…. People can’t let GO – and they have so much shit they choose pay someone else to STORE it in a shed. Who in their right mind needs more STUFF? And then goes and pays someone else to put things they don’t need or have room for in a building for years. If it was that sentimental – it would be in YOUR home. Ridiculous-ness. Really. Sadly – our cultural has put so much value on COLLECTING and ACQUIRING shit – that we seem to think its OK to pay someone to hold our stuff. Then we scratch our head on why we are not happy. It’s pretty much a no-brainer – we have decided that the collection of THINGS must make us happy…it doesn’t – but some never ever learn that in a lifetime.
You are so right!!Well put…
My Dad was always throwing my stuff away..
Back in the 60’s, I wanted to keep my comic books forever..
Now, I’ve come to realize that I have too much crap..
What’s the best way to get rid of it all quickly?
I also want to move on with my own story
/ let go of all the sentimental stuff that I own..
A garage sale or donating to Goodwill is always great. If you are in Portland, Oregon, I actually now help people with organizing and getting rid of things that aren’t needed!
Beautiful! Travel has a way of putting the “stuff” in perspective, doesn’t it?? Good for you! Happy travels!
Congratulations! We still like having our home and aren’t ready to sell everything and just travel indefinitely. But I do admire those that can make that leap!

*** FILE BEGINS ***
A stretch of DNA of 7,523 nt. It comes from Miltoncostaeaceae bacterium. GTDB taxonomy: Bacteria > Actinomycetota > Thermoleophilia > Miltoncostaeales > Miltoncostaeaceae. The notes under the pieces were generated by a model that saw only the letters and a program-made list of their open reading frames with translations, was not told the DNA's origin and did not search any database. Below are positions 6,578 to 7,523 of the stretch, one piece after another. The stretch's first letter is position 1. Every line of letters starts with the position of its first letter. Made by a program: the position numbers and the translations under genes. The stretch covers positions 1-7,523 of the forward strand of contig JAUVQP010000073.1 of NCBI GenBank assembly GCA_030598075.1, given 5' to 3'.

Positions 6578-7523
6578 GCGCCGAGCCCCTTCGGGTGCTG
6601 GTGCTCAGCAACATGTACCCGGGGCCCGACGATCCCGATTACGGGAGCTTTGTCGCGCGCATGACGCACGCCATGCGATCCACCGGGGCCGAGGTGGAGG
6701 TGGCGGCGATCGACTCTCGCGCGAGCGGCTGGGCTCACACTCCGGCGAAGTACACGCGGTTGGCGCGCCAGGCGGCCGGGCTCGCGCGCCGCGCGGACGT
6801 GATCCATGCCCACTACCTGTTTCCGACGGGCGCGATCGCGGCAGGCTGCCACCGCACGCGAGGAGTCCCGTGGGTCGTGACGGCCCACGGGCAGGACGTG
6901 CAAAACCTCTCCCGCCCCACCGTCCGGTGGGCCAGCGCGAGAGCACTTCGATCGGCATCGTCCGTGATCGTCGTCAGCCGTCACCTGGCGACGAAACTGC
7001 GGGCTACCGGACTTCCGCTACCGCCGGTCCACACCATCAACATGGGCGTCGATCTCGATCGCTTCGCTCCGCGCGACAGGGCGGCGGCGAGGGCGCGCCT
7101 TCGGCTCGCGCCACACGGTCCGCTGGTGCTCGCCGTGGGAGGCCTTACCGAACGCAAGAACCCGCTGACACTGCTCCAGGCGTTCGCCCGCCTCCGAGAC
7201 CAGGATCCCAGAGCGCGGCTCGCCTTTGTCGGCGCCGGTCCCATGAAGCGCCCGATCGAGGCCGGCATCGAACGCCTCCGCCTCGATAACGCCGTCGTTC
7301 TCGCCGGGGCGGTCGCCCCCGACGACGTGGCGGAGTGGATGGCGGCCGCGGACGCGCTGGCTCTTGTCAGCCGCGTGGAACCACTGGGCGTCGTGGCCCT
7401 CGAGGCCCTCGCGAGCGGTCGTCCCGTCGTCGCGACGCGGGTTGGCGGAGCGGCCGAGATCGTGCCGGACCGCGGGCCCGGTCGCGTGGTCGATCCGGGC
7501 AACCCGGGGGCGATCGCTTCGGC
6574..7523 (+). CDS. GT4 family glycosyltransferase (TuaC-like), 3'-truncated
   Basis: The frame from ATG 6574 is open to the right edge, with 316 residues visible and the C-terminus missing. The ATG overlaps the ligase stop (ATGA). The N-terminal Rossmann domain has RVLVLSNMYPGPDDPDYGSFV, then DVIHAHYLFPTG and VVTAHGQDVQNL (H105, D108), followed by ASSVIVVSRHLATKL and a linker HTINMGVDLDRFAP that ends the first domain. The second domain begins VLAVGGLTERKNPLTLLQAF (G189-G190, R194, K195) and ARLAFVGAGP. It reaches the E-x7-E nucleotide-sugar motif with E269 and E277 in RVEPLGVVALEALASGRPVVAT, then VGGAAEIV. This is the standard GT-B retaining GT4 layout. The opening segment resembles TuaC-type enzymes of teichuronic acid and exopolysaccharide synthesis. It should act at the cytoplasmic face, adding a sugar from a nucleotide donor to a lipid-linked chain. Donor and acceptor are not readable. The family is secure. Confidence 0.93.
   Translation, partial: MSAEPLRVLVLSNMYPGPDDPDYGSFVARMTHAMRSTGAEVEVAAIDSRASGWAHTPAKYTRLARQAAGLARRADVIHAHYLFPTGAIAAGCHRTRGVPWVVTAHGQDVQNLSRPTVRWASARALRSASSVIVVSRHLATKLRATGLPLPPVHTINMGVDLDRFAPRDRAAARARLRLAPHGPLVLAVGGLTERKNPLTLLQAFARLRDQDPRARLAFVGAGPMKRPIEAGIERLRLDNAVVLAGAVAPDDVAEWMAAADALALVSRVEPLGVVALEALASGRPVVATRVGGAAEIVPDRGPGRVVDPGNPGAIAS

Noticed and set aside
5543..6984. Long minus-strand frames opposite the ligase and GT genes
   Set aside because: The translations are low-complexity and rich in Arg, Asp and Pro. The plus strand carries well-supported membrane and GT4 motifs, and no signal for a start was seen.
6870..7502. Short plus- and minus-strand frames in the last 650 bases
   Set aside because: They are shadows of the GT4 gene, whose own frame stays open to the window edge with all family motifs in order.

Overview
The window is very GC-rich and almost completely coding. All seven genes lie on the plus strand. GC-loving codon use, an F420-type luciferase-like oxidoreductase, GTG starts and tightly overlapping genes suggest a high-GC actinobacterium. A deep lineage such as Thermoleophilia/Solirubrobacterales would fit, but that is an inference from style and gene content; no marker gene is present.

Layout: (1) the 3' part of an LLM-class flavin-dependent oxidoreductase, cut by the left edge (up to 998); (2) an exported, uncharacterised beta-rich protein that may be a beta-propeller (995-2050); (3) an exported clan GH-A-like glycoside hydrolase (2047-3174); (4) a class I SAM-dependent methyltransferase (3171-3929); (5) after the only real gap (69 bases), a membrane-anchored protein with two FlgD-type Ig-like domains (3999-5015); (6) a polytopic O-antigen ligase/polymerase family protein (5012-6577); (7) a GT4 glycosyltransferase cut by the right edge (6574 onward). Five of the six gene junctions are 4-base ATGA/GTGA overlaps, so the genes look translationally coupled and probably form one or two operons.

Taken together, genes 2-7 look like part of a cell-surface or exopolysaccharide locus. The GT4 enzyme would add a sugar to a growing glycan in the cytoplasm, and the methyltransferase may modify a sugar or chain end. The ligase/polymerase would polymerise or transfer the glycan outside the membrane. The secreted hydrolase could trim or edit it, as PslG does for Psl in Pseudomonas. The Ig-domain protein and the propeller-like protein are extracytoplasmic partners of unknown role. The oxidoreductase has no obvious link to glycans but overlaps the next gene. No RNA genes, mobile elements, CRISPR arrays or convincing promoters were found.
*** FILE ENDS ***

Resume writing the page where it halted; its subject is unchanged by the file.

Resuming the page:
You sound liberated. And I’ll bet you won’t miss what you shed. We put a mountain of stuff in storage when we moved overseas for 10 years, and when we got back and unearthed it, we dumped nearly all of it. It was from a different life, and we’d moved on. Seems like you’ve moved on, too, and are more than ready for your new life.
Ooh… a likeminded person! I too am fine with brutally selling everything to enable my dreams. There are one or two items I would never get rid of (family heirlooms etc) but I have friends happy to loan me a square foot whilst I do what I need to do.
It’s a good feeling…. getting rid of all that clutter.
Enjoy your adventures!
Congratulations! It must feel wonderful! A divine intervention always helps!
A girl after my own heart! After almost 2 years traveling full-time, we finally cleaned out the storage shed we had filled up before we left (stuff we thought we couldn’t live without, of course!). Definitely happier without it! Here’s a link to that post: http://www.changesinlongitude.com/how-to-simplify-your-life-less-stuff/
Who knew the movie Up was such a dream maker? 🙂 Love it!
Val, this is the first thing I”ve read today. what a great story to begin my day with.
Isn’t it amazing how much ‘stuff’ we have in our lives that we don’t even really care about?!?? As we prepare for our RTW departure in January we have been liquidating and selling stuff like mad! My husband and I both look at each other on a regular basis and marvel at how we haven’t missed ANY of the things we have sold. Cheers to you!
It’s a liberating feeling isn’t it? I remember how great it felt, during a period of extended travel, to have nothing but a small backpack full of belongings and realize that was all I needed to get by. I didn’t need lots of random “stuff” to make me happy. Now, even though I have a home base and therefore more stuff, I’ve managed to maintain that sense of detachment – I generally don’t buy things I don’t really love or need, and I don’t get irrationally attached to things. Congratulations on taking such a big step!
it’s time to create a new story. i am your fan for life dearest val. i love you. gabi
We are kindred souls for sure, Gabi!! I love you, too!!